A Stall for Steam

The moisture that a steam unit generates will do a number on your shower stall, not to mention your whole bathroom, unless it's built properly from the studs out. Here's how to make a stall steamproof.

1. Slope the ceiling slightly. If you don't, any steam that condenses there will drip down onto your shoulders.

2. Protect wood framing with sheets of 6-mil plastic stapled over studs and joists. Overlap all edges by at least a foot.

3. Seal the seams between the concrete backer-board panels (which are unaffected by moisture) with mesh tape and thinset.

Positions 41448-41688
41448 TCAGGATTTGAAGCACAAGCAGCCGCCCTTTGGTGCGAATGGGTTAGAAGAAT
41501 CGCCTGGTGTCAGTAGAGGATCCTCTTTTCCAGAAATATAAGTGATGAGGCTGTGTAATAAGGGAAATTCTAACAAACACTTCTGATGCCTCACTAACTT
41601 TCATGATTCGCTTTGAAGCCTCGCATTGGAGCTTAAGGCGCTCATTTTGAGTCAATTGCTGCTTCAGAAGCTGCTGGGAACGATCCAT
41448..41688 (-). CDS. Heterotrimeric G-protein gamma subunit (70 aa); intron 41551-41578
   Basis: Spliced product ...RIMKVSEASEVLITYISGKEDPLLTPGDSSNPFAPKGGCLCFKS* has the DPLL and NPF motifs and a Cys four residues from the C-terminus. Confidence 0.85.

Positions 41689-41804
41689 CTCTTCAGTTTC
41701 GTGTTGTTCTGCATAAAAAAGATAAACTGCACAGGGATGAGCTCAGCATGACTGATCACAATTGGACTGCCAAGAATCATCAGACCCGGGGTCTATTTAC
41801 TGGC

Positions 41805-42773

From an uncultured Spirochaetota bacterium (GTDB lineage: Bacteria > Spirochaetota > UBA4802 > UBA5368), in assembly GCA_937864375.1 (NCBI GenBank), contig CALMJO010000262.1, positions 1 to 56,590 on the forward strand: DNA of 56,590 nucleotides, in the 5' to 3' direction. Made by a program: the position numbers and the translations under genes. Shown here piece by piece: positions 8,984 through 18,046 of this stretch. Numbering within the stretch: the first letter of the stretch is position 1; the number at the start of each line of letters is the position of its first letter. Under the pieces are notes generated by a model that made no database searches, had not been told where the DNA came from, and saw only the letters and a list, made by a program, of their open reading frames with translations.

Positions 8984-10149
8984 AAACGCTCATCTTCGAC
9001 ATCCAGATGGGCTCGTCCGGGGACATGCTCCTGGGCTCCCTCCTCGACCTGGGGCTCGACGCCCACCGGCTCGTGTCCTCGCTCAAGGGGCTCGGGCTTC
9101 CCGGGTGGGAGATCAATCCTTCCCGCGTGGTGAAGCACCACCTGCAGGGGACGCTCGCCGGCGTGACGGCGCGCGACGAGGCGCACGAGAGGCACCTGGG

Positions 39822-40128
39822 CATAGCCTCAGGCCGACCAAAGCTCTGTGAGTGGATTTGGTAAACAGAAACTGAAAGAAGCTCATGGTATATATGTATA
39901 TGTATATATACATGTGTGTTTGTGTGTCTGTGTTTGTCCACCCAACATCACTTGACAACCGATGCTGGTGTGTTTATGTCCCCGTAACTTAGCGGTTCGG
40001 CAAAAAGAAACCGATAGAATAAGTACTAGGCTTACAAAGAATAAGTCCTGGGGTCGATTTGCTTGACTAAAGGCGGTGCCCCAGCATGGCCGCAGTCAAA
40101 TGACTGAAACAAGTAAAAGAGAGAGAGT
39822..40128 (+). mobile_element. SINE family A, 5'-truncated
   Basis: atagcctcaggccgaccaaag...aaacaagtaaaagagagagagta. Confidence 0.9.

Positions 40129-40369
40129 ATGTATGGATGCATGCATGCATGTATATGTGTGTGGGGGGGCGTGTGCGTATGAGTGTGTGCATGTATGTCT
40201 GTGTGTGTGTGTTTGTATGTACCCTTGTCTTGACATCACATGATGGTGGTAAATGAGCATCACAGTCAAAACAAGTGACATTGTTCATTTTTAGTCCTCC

4. Cover every inch of backer board with a waterproof membrane. Use either two coats of a roll-on liquid polymer such as Laticrete's Hydro-Ban, which dries into a seamless, rubbery skin, or embed sheets of flocked polyethylene, like the Kerdi membrane made by Schluter Systems, in wet thinset.

5. Tile and grout as usual. If using stone, apply an impregnator to seal the stone. You'll need to repeat this treatment every two years.

6. Seal around any fixtures that penetrate the tile—including shower and steam heads, digital controls, and valves—with the gaskets or O-rings supplied by the manufacturer.
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